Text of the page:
Best Practice for Integrating D3js in React

Mon Mar 11 2019

by joao silas on unsplash

Creating custom data visualizations within a larger web app can become complicated when using D3.js since both React and and D3 want to handle DOM manipulation. D3 also includes the libraries to fetch and parse data, which maybe handled by React and then passed into the visualization component through props.

One of the better articles I've found regarding this is Elijah Meeks' Interactive Applications with React & D3. He also has a chapter that has a bit more breadth of examples in chapter 9 of his D3.js in Action book.

Meeks lays out the two common ways people usually integrate the two libraries which are basically to use React as a wrapper for the D3 visualization or using React to create each element in the svg. His preferred way is the latter because he likes to take advantage of the React lifecyle methods to update the elements of the visualization. The former example would require writing extra methods that the React lifecycle methods would then invoke whenever there's an update in the data or screen size, etc.

The obvious advantage of separating out the React and D3 is that you can stick fairly closely to any D3 example. You can also have D3 manage loading all the data that it's relying on.

I'm currently working with a team that isn't very familiar with front end development and React (which might be uncommon, since Meeks argues for using React for handing element creation since his team is more familiar with React than D3) thus the advantages of having use of React's lifecycle methods create the elements will be lost by having most of the team confused by intermingled logic.

Since I'm writing this in 2019, I want to have an example written with a Function Component utilizing Hooks rather than lifecycle methods.

You can follow along with his blog post mostly, but if you need his code example with useEffect, take a look below.

BarChart.js

import { max } from "d3-array";
import { scaleLinear } from "d3-scale";
import { select } from "d3-selection";
import React, { useEffect } from "react";

const BarChart = ({ data, size }) => {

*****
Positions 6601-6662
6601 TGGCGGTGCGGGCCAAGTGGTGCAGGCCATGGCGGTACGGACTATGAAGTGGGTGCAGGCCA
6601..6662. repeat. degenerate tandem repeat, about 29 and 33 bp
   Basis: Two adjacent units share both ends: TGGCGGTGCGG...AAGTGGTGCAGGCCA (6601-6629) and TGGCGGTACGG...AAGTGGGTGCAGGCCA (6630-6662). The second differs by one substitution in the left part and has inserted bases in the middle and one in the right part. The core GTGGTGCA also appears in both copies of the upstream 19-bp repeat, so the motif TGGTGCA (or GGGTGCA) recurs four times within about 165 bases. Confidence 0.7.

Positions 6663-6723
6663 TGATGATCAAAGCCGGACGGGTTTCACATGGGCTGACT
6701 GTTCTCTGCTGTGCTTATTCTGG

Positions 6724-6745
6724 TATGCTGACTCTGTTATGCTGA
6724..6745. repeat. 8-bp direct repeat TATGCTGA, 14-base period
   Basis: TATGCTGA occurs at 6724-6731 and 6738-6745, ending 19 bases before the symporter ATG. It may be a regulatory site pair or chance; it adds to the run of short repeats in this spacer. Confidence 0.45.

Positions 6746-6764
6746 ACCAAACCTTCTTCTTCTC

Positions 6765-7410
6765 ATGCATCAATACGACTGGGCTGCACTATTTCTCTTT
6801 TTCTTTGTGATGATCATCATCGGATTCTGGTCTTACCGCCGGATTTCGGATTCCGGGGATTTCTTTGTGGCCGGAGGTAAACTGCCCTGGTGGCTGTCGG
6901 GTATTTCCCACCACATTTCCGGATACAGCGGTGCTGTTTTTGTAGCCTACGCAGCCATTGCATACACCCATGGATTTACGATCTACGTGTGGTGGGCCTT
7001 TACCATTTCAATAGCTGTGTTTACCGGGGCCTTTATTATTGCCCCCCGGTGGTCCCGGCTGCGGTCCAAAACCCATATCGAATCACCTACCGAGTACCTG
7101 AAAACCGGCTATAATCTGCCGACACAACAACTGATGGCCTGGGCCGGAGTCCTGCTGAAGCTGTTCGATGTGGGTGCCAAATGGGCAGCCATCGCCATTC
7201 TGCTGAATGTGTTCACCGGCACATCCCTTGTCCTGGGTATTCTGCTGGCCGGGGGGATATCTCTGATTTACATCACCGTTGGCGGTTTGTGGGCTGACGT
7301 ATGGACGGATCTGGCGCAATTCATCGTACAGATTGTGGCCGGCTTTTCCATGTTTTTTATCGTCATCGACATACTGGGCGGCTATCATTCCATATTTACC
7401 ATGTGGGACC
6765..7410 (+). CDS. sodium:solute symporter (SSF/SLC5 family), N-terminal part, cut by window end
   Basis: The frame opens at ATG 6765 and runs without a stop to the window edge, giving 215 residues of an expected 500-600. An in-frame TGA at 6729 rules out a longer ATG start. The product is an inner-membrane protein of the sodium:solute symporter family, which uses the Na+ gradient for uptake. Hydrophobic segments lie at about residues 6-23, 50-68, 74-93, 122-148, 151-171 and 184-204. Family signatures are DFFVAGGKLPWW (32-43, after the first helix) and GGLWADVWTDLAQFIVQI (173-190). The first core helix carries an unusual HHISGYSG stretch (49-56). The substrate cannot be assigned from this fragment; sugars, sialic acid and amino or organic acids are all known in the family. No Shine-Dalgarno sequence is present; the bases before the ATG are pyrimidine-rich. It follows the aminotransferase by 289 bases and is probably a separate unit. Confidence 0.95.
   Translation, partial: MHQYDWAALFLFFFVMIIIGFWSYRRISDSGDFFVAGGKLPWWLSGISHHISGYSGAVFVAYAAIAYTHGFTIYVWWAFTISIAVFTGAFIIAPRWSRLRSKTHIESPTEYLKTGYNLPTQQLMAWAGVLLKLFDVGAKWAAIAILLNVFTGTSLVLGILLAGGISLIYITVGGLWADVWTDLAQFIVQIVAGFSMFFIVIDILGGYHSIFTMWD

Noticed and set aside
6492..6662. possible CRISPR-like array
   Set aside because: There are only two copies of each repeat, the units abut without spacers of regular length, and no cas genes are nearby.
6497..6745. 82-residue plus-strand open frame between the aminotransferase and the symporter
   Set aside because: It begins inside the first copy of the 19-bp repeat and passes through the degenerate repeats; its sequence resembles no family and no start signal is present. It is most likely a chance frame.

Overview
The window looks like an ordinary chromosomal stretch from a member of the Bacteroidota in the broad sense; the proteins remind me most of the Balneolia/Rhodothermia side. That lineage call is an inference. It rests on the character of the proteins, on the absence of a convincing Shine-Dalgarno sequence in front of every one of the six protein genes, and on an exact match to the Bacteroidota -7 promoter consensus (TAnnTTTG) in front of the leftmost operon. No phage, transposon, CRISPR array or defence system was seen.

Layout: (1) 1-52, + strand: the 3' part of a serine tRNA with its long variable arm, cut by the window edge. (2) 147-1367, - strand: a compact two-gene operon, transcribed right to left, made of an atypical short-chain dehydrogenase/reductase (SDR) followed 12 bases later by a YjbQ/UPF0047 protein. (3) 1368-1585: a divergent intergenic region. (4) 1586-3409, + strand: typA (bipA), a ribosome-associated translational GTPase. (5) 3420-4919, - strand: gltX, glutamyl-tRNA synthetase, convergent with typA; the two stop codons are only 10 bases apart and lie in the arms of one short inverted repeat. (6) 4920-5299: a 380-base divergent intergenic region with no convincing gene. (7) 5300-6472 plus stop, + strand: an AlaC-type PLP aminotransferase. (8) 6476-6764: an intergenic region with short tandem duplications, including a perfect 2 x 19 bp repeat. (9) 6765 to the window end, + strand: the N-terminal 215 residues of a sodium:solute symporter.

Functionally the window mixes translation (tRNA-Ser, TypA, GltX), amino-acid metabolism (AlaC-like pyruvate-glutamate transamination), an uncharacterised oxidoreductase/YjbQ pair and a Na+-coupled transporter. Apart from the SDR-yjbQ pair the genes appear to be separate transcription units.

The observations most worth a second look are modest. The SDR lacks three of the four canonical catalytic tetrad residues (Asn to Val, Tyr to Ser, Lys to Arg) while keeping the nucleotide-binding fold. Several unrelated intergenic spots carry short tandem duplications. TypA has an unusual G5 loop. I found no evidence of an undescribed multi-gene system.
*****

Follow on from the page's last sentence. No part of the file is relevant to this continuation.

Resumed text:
let node;
  const createBarChart = node => {
    const dataMax = max(data);
    const yScale = scaleLinear()
      .domain([0, dataMax])
      .range([size[1], 0]);

    select(node)
      .selectAll("rect")
      .data(data)
      .enter()
      .append("rect")
      .data(data)
      .style("fill", "#fe9922")
      .attr("x", (d, i) => i * 25)
      .attr("y", d => size[1] - yScale(d))
      .attr("height", d => yScale(d))
      .attr("width", 25);
  };

  useEffect(() => {
    createBarChart(node);
  });
  return <svg ref={n => (node = n)} height="500" width="500" />;
};

export default BarChart;

The main differences here from the one that Meeks has in his post are:

  • useEffect invokes createBarChart and this is in effect the same result as invoking this function in both componentDidMount and componentDidUpdate.
  • I don't know why he appends all the "rect" elements then removes them, then adds them again. If anyone knows why, please let me know. I've chosen not to do that and instead call the data method immediately after append("rect").
  • I don't worry about the this context since the node is assigned to the node variable inside the BarChart function closure.
  • The lambda in useEffect can also return a function to do cleanup. Since the svg element is rendered by React, this isn't necessary for this case.
  • The contents of the createBarChart function can all just be in the lambda inside useEffect.

The WorldMap.js example is even more straight-forward, even though he now uses React to render each individual element in the svg.

WorldMap.js

import { geoMercator, geoPath } from "d3-geo";
import React from "react";
import "./App.css";
import worlddata from "./world"; // geojson

const WorldMap = () => {
  const projection = geoMercator();
  const path = geoPath().projection(projection);
  const countries = worlddata.features.map((d, i) => (
    <path key={`path${i}`} d={path(d)} className="countries" />
  ));

  return (
    <svg width={500} height={500}>
      {countries}
    </svg>
  );
};

export default WorldMap;

This is pretty interesting that we don't need a reference to the svg node since we are using React to create the elements directly in the parent svg element returned by the WorldMap React component. I have to say that this does appeal to me. I can compose the visualization just like any other React component, but there are drawbacks. The performance of animations seems to be quite slow compared to having D3 handle that.

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